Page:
THIS FAR BY FAITH: Actors performing scenes from the Dramafest 2017 production, Remember You Owe Me.
FOR years, Praise Academy of Dance and Laud Dance Ministry, among others, have been combining Christian ministry and the performing arts to touch lives and spread the gospel. But while those groups are run by artists whose roots are in dance theatre, Freedom Ministry Jamaica has been drawing on the theatrical arts to connect with the masses and get their messages across.
In a nutshell, says team leader Pastor Cornelius Brown, the work of Freedom Ministry is about using the performance space to empower and inspire Jamaicans, using the arts as a tool for transformative work.
“For about a decade now we’ve been focusing on theatre. As performers we are committed and we come together for different causes,” Brown explains, while being interviewed on the weekend at the Phoenix Theatre, where they put on a pair of rousing one-woman shows, full of wit, wisdom and food for thought. “We try to bring a balance, so it’s about education, empowerment and ministry. We are about developing individual talent, hence the one-woman shows. As an entity, we believe that for the group to develop, the individual talents must develop.”
Evidently, Freedom Ministry is also about the work of the church. Its members hail from several denominations – Gospel Assembly, Baptist, Pentecostal, you name it. Pastor Brown’s roots, come to think of it, are in the New Testament Church. He currently shepherds a flock in Olympic Way, Kingston. By and large, Freedom Ministry is continuing the age-old tradition of devout Jamaican Christians collectively using their singing-acting-dancing talents to create arts-based ministry to do the Lord’s work. Consequently, they’re becoming a force to be reckoned with, driven by faith, focus and immense dedication and passion.
The one-woman shows – “Listen Mi” performed on Saturday by Stacy-Ann Morgan-Devalier and “Sever the Ties” done by Samantha Thompson on Sunday night – are the latest productions from this enterprising group. Prior to this weekend’s showcase, they mounted faith-based comedy-dramas with such droll titles as Stealing Love on Both Sides, Remember You Owe Me, Idlers’ Corner and My Wife’s Mother-in-Law. They’re just coming off their annual extravaganza, Drama Fest Jamaica, held every end of October, for which they produced five new full-length plays.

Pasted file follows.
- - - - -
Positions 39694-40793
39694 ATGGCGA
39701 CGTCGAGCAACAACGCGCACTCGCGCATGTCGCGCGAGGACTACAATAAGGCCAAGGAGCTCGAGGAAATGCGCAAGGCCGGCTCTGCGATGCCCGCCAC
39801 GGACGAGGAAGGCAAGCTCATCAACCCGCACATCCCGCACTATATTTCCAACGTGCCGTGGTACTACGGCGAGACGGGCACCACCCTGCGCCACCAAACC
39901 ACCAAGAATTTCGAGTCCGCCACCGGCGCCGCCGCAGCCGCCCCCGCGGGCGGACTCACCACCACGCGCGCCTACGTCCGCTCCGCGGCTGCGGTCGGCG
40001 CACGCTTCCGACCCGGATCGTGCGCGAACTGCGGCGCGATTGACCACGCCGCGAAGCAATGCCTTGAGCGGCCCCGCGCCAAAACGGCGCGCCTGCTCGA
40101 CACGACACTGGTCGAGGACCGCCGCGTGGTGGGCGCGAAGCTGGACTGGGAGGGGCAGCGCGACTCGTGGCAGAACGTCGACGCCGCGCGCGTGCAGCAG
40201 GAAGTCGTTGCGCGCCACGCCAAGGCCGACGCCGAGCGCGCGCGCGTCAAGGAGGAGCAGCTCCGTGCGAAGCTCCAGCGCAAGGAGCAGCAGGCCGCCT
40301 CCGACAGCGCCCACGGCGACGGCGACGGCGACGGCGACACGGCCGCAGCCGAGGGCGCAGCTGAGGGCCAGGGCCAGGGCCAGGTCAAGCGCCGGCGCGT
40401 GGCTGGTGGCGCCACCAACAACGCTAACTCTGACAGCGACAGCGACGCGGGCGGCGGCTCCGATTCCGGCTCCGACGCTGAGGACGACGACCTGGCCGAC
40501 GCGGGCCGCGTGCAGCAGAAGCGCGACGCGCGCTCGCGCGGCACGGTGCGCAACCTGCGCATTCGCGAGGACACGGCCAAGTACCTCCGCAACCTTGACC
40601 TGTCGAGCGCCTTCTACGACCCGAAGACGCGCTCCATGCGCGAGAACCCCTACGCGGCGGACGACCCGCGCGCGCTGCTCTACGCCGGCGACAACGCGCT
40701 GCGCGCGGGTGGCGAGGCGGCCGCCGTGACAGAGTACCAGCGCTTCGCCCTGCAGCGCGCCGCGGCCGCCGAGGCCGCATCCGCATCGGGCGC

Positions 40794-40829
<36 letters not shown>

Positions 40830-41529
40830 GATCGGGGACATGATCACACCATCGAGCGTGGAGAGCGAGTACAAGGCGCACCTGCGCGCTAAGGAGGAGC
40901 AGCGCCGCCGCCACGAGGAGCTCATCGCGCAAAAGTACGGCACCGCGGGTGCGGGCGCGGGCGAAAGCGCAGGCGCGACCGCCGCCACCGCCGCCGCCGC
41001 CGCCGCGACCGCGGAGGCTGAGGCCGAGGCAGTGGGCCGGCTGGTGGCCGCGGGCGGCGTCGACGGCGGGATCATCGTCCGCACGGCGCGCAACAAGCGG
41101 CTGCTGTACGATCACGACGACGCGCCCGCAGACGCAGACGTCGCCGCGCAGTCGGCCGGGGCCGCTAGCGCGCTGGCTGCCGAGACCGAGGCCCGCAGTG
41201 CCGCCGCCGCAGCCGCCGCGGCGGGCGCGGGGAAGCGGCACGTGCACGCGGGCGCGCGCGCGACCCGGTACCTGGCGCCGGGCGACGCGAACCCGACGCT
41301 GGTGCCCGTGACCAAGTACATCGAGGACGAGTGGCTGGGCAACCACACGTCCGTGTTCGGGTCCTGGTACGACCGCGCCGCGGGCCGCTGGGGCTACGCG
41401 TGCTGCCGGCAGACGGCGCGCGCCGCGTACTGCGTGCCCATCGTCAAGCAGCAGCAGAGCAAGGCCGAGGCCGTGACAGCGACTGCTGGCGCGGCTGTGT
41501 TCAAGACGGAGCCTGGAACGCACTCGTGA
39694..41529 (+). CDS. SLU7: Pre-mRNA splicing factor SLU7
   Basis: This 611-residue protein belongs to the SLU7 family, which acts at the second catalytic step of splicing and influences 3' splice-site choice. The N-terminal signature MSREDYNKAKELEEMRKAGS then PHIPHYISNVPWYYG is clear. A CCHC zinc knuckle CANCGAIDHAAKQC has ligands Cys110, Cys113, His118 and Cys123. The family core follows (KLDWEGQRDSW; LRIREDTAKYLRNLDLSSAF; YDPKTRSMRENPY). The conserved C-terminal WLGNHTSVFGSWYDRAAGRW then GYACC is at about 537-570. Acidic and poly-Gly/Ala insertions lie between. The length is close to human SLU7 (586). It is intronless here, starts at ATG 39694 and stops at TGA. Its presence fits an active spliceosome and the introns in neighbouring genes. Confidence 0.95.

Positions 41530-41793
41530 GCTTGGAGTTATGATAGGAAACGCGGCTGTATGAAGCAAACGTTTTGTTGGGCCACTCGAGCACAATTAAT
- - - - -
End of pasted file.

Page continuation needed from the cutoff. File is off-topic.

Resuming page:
According to Pastor Brown, a self-admitted theologian who “fell in love with culture,” theatre is an ideal medium to enhance their kind of mission work. At present, they are donating proceeds from their events to support the Yadel Girls’ Home in Old Harbour, St. Catherine.
Pastor Jackie Cousins is one of their biggest cheerleaders. She believes the blend of performance and gospel ministry for edutainment purposes is a crucial component of nation-building. “It’s a performing arts ministry that provides an excellent way of dramatizing some of the issues that confronts people in their daily lives – which the church pastor would not necessarily preach about,” she notes. “It lets people see their situations through performance. It’s an opportunity for deliverance and healing through the arts.”
Come April 2018, Freedom Ministry will be heading to Massachusetts for the annual Drama Fest Boston, for which they are preparing some new mini productions.